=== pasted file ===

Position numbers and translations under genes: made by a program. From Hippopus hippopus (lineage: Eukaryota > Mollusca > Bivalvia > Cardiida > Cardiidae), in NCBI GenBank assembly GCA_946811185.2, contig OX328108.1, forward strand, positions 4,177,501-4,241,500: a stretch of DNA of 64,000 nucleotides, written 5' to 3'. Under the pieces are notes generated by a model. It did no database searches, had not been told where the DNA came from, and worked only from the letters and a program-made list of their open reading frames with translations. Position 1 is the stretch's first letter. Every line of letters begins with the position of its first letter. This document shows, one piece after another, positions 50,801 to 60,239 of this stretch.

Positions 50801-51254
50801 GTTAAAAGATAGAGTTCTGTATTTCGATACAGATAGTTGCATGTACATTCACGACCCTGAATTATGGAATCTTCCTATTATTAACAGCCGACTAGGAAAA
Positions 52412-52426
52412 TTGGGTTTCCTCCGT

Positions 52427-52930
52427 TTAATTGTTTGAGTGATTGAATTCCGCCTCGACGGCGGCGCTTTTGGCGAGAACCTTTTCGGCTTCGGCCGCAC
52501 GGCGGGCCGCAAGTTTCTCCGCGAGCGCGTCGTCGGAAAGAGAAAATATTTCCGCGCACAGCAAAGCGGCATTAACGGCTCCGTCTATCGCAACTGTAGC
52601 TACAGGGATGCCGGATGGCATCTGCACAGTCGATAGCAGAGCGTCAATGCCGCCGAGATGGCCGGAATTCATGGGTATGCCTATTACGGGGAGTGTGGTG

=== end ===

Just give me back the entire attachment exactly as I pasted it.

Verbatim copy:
Position numbers and translations under genes: made by a program. From Hippopus hippopus (lineage: Eukaryota > Mollusca > Bivalvia > Cardiida > Cardiidae), in NCBI GenBank assembly GCA_946811185.2, contig OX328108.1, forward strand, positions 4,177,501-4,241,500: a stretch of DNA of 64,000 nucleotides, written 5' to 3'. Under the pieces are notes generated by a model. It did no database searches, had not been told where the DNA came from, and worked only from the letters and a program-made list of their open reading frames with translations. Position 1 is the stretch's first letter. Every line of letters begins with the position of its first letter. This document shows, one piece after another, positions 50,801 to 60,239 of this stretch.

Positions 50801-51254
50801 GTTAAAAGATAGAGTTCTGTATTTCGATACAGATAGTTGCATGTACATTCACGACCCTGAATTATGGAATCTTCCTATTATTAACAGCCGACTAGGAAAA
Positions 52412-52426
52412 TTGGGTTTCCTCCGT

Positions 52427-52930
52427 TTAATTGTTTGAGTGATTGAATTCCGCCTCGACGGCGGCGCTTTTGGCGAGAACCTTTTCGGCTTCGGCCGCAC
52501 GGCGGGCCGCAAGTTTCTCCGCGAGCGCGTCGTCGGAAAGAGAAAATATTTCCGCGCACAGCAAAGCGGCATTAACGGCTCCGTCTATCGCAACTGTAGC
52601 TACAGGGATGCCGGATGGCATCTGCACAGTCGATAGCAGAGCGTCAATGCCGCCGAGATGGCCGGAATTCATGGGTATGCCTATTACGGGGAGTGTGGTG